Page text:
Building your health care support network

Choosing the professionals who will help with your child’s health care can be a daunting challenge. For dental care, however, that problem is often solved when parents have an existing relationship with a dentist whom they trust. “Sometimes Mom and Dad have been my patients for years,” says Dr. Ducommun. “Then they get married and start bringing their kids.”

Finding a pediatrician, on the other hand, generally requires a different approach. “We’re fortunate to live in a community where there’s quite a bit of choice,” says Dr. Kreckman. More choice, however, can mean more homework before deciding. The first step is to determine which pediatricians are within a given health insurance’s network. Next, websites can useful in finding out about office procedures and hours, after-hours policy, same-day access, phone triage, and waiting time for an appointment.

But the most important factor is the one that’s the most intangible. “It should be somebody that you can communicate openly and honestly with,” says Dr. Plummer. “Somebody with whom you feel comfortable asking questions, somebody that you trust will listen to you and respond to your needs.”

Staying healthy between appointments

While regular medical and dental visits are important, they account for only a small number of hours in a child’s life. As a result, what happens between those appointments is just as important when it comes to raising healthy kids. Medical professionals offer advice on healthy habits and preventative care and, if needed, some tools to help put those habits into daily practice.

Healthy eating habits and exercise are good for the whole family–parents not only improve their own health, but set an example for their children. “Habits formed in childhood follow us into adulthood,” says Dr. Kreckman. “That’s why obesity is such a focus. We know that obese kids can turn into obese adults.” UnityPoint Health-Meriter has nutritionists and a fitness clinic, says Dr. Kreckman, “but I would say that for the most part, parents are pretty well educated about what to do; it’s more a matter of putting it into a daily routine.”

In some ways, advice for staying healthy between checkups sounds like good old-fashioned common sense. Dr. Plummer notes that it’s important to make time to “let kids be kids.” Well-meaning parents want to give their children the opportunity to explore a variety of sports and activities. But sometimes, says Dr. Plummer, that results in over-scheduling. And it leaves little time for youngsters to simply play.

Busy sport schedules also make it difficult to achieve what many experts consider a mainstay of a healthy family: a daily family meal. “Make it a goal to have a family meal once a day,” says Dr. Plummer, even if it’s a challenge. “Maybe the family meal is breakfast.” She advises family members to put down their phones when they’re at the table. Turn off the television. “You can just talk and be together,” she says.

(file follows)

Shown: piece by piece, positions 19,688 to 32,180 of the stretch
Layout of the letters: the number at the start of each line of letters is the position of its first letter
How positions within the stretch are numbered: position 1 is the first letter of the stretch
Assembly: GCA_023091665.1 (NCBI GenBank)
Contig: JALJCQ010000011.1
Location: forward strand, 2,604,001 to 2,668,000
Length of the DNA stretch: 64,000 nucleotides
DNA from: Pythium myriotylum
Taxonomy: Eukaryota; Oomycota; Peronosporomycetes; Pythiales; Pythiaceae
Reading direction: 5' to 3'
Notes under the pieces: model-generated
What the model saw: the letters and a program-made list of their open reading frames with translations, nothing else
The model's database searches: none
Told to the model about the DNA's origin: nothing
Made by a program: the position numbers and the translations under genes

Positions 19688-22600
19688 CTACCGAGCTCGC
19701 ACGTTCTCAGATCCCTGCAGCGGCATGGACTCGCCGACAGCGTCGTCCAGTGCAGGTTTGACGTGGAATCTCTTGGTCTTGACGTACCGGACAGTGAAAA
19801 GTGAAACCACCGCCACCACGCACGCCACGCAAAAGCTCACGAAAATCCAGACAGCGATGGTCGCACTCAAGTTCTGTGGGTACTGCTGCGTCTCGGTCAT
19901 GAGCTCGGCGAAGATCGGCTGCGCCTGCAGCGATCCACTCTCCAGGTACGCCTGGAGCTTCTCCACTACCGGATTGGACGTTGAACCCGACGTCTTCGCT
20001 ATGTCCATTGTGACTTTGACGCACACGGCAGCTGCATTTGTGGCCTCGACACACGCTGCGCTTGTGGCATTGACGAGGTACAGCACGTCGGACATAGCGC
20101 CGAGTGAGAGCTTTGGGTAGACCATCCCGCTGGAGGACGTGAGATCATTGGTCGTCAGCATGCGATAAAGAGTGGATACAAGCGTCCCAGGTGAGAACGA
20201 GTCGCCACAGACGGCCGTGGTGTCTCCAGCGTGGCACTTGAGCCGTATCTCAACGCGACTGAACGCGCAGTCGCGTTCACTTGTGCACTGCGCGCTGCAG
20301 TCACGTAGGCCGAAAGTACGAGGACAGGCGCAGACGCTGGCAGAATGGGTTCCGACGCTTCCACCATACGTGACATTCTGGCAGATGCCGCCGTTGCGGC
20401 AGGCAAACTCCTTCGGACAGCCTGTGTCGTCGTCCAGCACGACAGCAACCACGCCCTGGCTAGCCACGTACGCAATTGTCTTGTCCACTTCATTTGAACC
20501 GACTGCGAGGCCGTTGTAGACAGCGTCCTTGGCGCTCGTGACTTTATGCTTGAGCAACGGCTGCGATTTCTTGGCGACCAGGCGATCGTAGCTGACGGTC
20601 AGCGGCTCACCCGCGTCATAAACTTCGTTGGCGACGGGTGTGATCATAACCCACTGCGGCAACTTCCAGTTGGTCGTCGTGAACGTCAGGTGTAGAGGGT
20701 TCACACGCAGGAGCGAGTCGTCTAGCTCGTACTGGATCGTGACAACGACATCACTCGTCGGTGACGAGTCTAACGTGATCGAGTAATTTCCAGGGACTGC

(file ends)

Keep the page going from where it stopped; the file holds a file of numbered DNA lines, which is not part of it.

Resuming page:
A changing world

Much in American life has certainly changed since they days when nearly every meal was a “family meal.” Parents have new worries, unimagined just a generation ago. Dr. Plummer says that foremost among these concerns for many parents is how to help kids safely navigate their use of the internet and social media. When elementary-school students get email accounts and internet access at school, they naturally want it at home as well. As a result, parents must learn to evaluate what’s safe, or how to make online searches safe. Dr. Plummer recommends being present when young children are online, checking on what youngsters find, and discussing it with them. As children get older and use social media, she says, “parents need to discuss what is and isn’t appropriate to post online, and to be aware of risks such as bullying.”

The most significant change in health care, says Dr. Kreckman, is the adoption of a team-oriented approach in which a physician says, “These are our options,” instead of, “I’m the doctor, and this is what you must do.” For example, to parents of a 5-year-old with an ear infection, she might suggest Tylenol instead of antibiotics if the child is not losing sleep or experiencing too much pain. Thus, parents feel more invested as they become involved in the decision-making process. Of course, some things are not negotiable. Strep throat, for example, must be treated with antibiotics. Still, says Dr. Kreckman, even when there are not multiple options to discuss, she does not simply say, “Here’s what we must do,” but “Here’s why.”

Technology has driven major changes in how medical service is delivered: appointments can be scheduled and records accessed online and texts remind us of upcoming appointments. And most significantly, computerized medical records have replaced charts. “It’s a huge change for the better,” says Dr. Kreckman. She notes that computerized information has improved medical records, reduced medical errors, and enhanced continuity of care.

Still, says Dr. Plummer, “We all strive to keep that personal touch in there.” The increased use of computers, combined with the growth of large medical practices, can make that hard to do, she observes, especially if parents grew up in a small town. But once they develop a relationship with the doctors and staff, even in larger practices, they’re more likely to feel at home.

“At the heart of it,” Dr. Plummer says, “we’re still striving to take the best care of patients that we can, and to have a good relationship with their families.”–